I study the role of financial incentives as signals of job characteristics when these are unknown to potential applicants. To this end, I create experimental variation in expected earnings and use that to estimate the effect of financial incentives on candidates’ perception of a brand-new health-promoter position in Uganda and on the resulting size and composition of the applicant pool. I find that more lucrative positions are perceived as entailing a lower positive externality for the commu- nity and discourage agents with strong prosocial preferences from applying. While higher financial incentives attract more applicants and increase the probability of filling a vacancy, the signal they convey reduces the ability to recruit the most socially motivated agents, who are found to stay longer on the job and to perform better.

Financial incentives as signals: experimental evidence from the recruitment of village promoters in Uganda

Deserranno, Erika
2019

Abstract

I study the role of financial incentives as signals of job characteristics when these are unknown to potential applicants. To this end, I create experimental variation in expected earnings and use that to estimate the effect of financial incentives on candidates’ perception of a brand-new health-promoter position in Uganda and on the resulting size and composition of the applicant pool. I find that more lucrative positions are perceived as entailing a lower positive externality for the commu- nity and discourage agents with strong prosocial preferences from applying. While higher financial incentives attract more applicants and increase the probability of filling a vacancy, the signal they convey reduces the ability to recruit the most socially motivated agents, who are found to stay longer on the job and to perform better.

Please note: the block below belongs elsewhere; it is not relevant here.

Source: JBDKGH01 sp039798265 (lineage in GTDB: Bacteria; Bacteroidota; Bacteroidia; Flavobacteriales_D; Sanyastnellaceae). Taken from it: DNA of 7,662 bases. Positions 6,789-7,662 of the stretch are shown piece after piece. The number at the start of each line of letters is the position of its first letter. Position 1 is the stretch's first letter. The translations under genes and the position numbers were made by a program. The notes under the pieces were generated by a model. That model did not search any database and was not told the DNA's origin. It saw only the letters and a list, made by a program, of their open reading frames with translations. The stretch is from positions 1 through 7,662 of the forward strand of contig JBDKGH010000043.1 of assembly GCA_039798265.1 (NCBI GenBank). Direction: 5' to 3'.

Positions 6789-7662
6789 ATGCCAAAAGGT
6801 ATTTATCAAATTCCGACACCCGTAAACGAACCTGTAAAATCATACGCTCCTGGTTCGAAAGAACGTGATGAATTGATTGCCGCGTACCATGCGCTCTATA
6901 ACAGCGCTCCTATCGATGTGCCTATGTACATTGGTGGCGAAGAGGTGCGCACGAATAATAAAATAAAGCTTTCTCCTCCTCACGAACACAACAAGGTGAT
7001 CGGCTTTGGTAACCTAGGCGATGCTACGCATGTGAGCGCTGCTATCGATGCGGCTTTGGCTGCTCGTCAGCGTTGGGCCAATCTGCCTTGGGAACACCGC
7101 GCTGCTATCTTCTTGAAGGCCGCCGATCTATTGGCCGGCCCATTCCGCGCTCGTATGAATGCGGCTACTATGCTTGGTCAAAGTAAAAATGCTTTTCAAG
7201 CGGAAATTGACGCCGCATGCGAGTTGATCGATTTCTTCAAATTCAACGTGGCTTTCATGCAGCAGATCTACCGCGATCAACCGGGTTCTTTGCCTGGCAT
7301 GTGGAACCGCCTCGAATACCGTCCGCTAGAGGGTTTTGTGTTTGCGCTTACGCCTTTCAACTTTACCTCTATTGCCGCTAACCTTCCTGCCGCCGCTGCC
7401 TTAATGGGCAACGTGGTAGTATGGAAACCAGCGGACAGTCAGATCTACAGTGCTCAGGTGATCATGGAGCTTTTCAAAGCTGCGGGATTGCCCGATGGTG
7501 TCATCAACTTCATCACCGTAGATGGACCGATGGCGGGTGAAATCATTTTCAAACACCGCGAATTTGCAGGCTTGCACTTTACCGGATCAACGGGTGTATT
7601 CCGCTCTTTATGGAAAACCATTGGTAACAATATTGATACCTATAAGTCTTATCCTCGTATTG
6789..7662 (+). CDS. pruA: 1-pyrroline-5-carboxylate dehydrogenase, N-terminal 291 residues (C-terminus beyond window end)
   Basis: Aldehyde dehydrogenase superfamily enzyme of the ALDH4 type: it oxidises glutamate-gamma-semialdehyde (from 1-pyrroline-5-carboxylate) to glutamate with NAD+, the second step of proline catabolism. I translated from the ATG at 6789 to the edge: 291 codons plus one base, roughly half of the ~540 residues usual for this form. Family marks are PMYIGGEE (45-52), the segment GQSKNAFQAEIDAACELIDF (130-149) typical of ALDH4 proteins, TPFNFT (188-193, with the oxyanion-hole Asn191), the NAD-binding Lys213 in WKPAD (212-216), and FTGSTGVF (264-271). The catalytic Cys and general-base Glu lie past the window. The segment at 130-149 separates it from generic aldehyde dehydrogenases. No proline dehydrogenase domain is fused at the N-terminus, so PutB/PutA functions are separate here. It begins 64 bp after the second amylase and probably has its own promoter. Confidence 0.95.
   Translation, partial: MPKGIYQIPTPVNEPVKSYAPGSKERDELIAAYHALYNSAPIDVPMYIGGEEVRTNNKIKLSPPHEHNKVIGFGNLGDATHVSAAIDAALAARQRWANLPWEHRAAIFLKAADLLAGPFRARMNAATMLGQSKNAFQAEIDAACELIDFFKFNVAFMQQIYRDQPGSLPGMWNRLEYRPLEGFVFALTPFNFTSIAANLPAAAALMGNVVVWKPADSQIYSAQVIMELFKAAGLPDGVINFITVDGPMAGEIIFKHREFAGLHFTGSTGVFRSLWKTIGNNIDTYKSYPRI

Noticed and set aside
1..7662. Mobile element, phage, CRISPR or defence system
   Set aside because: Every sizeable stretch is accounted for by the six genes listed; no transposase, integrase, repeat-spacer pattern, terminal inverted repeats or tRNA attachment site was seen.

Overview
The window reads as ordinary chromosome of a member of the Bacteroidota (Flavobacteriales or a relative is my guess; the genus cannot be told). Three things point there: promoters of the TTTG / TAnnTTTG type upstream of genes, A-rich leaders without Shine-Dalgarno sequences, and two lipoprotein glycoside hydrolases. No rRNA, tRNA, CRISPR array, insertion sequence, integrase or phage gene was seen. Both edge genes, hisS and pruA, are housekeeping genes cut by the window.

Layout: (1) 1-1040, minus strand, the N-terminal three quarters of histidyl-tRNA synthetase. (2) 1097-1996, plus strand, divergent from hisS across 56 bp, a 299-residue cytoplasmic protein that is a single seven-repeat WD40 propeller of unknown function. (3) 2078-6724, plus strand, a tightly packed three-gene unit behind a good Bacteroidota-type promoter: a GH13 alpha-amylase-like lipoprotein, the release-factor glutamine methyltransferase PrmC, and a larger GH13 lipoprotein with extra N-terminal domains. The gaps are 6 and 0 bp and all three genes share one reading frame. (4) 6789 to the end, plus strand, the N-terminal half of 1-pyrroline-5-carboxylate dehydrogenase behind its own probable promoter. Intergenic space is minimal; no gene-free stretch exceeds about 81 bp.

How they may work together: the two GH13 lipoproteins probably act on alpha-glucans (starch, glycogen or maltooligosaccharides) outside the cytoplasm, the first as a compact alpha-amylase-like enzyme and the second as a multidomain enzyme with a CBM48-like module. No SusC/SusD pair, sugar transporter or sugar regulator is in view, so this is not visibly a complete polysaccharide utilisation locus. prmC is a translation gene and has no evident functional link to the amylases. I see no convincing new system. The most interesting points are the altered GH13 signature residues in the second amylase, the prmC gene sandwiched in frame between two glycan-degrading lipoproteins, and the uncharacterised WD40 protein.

2019
2019
Deserranno, Erika
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Utilizza questo identificativo per citare o creare un link a questo documento: https://hdl.handle.net/11565/4060920
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